Frustration packed into no-bag policy at Jets games


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True North Sports and Entertainment Ltd.’s new no-bag policy at Winnipeg Jets home games is being decried by some as an inconvenience at best and a barrier at worst.

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Hey there, time traveller!
This article was published 28/09/2021 (321 days ago), so information in it may no longer be current.

True North Sports and Entertainment Ltd.’s new no-bag policy at Winnipeg Jets home games is being decried by some as an inconvenience at best and a barrier at worst.

Those looking to get into the downtown Canada Life Centre will now only be allowed a clutch or wallet-style bag (dimensions 12” x 6” x 3” or smaller), with exemptions being made for guests carrying diaper bags, people whose medical conditions require them to carry a larger bag, and members of the media.

Some Winnipeggers say the decision puts fans at a disadvantage, regardless of exemptions.

JOHN WOODS / WINNIPEG FREE PRESS A purse strap hangs out of a garbage can outside of Canada Life Centre. True North Sports and Entertainment Ltd. instituted a new policy for the arena, banning bags with dimensions larger than 12” x 6” x 3”.

“Every time I’ve gone to a Jets game, I’ve taken the bus, so there’s no car for me to leave (my things) in,” Meghan Waters, who is studying inclusivity in education, told the Free Press.

“And secondly, I don’t think a lot of people would want to leave their bags in their car. I mean, it’s Winnipeg. You don’t want cars getting broken into and bags getting taken, which would be a really bad way to end the Jets game.”

Beyond the inconvenience, Waters, who ran as an NDP candidate in Saint Boniface—Saint Vital in the recent federal election, said she found the rule to be dismissive to people who menstruate, people who may have medical conditions they are not comfortable disclosing publicly, and anyone else who may need to carry around things larger than a clutch to feel comfortable and safe.

“I would say to trust people to bring a bag that’s large enough to carry the things that they need and have people at the door look through,” she said.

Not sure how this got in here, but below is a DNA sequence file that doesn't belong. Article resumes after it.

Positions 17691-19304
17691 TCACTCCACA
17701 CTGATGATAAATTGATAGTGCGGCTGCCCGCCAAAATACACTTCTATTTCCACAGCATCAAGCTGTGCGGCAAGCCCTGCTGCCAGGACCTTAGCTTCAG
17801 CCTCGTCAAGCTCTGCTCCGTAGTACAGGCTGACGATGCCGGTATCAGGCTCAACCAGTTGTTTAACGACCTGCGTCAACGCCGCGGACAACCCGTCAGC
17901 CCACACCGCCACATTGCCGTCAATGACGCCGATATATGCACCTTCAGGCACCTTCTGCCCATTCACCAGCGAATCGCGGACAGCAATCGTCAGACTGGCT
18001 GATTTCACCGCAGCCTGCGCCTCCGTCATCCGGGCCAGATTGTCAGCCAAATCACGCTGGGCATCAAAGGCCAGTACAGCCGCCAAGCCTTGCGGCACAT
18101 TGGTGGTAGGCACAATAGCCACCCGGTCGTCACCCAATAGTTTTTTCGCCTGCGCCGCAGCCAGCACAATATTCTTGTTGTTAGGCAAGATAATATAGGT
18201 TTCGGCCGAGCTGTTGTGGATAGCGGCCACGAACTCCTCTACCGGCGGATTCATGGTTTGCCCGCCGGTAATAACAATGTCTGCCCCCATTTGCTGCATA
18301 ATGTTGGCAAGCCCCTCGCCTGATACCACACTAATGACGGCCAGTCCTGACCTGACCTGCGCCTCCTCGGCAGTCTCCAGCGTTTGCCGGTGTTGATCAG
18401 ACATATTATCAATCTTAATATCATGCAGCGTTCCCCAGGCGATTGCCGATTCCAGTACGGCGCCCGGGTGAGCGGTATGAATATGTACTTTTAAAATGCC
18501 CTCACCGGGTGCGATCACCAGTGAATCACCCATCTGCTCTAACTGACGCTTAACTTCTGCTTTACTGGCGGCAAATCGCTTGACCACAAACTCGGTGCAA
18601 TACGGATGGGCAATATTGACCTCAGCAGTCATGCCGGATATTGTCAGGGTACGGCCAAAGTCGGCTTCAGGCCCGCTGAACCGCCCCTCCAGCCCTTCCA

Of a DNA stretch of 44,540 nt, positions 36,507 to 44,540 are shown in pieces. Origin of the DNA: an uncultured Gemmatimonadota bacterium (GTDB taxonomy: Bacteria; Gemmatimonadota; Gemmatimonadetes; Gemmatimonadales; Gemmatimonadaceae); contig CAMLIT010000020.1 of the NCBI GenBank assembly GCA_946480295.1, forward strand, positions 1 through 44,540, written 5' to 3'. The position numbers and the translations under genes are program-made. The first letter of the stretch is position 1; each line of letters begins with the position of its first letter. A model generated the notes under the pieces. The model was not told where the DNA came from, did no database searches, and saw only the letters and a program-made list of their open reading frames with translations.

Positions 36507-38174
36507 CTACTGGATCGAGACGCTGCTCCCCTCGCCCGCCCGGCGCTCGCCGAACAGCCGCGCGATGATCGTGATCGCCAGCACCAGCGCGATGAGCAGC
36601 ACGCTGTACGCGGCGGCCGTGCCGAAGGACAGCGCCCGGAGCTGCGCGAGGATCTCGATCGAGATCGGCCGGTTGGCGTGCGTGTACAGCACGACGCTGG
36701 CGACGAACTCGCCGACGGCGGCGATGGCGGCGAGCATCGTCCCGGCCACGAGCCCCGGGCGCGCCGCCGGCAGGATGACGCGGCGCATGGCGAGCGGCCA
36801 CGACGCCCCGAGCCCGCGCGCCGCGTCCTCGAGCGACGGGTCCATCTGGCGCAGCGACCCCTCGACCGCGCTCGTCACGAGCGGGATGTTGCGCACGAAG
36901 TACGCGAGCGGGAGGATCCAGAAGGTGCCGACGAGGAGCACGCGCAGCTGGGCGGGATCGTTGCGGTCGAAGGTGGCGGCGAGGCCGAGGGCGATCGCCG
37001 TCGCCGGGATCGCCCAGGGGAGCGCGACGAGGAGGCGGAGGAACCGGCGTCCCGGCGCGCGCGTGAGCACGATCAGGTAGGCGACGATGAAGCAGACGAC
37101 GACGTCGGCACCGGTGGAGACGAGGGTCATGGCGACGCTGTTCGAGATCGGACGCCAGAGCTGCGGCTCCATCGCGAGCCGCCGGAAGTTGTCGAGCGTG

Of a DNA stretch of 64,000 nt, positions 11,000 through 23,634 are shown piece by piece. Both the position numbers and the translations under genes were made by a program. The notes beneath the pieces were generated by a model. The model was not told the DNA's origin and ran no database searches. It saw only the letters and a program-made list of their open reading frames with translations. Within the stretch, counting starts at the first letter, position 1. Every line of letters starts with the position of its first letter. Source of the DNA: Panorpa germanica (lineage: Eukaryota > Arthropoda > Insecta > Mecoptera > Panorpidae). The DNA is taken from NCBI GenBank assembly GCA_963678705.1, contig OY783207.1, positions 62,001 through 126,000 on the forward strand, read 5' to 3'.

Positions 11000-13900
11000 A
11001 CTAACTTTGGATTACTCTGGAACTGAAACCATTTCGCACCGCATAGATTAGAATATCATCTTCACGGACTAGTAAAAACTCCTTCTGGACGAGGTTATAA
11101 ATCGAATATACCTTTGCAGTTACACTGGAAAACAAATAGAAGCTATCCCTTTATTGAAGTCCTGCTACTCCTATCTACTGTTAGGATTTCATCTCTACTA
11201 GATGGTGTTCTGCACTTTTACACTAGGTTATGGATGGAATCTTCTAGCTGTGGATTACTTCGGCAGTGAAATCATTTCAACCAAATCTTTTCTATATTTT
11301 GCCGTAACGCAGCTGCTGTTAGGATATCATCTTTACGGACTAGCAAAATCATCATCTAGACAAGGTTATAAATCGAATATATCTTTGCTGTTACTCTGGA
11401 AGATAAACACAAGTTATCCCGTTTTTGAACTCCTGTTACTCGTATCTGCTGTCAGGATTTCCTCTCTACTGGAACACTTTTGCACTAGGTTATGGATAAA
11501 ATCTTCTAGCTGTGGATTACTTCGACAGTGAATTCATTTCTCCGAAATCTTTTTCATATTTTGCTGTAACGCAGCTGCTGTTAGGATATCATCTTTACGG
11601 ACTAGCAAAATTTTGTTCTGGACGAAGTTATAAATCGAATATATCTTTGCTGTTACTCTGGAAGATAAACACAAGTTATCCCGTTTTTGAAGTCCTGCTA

A few weeks ago, a bag check-in site was set up in the former Liquor Mart building in City Place, just south of the Canada Life Centre. For $10, people can check in their bags, with the entirety of the proceeds going to the True North Youth Foundation.

“It’s not a cash grab. It’s not the business we want to be in,” True North senior vice-president of venues and entertainment Kevin Donnelly said Monday.

“We understand that not everybody hears the message and not everybody has an alternative for the knapsack or their suitcase or their briefcase or whatever it might be.”

Regardless, the decision will remain at the Canada Life Centre as long as the NHL keeps it in place, Donnelly said, who noted the decision was made both to tighten security and to improve on the original method of contactless bag-searching, which involved security going through bags with a stick.

People who have medical or family exemptions will be directed to a different entrance, where their belongings will go through an X-ray machine before they are admitted.

Donnelly said many people coming to recent events in the building, including Sunday’s Jets preseason game and a concert Tuesday, were unaware of the new rules and didn’t know about the bag check-in option.

“We posted about it probably a number of weeks ago on our website, but the first time it’s been used, the first time it’s been sort of an issue was the first time someone tries to enter the building with a bag,” he said.

Twitter: malakabas_

Malak Abas

Malak Abas

Malak Abas is a reporter for the Winnipeg Free Press.

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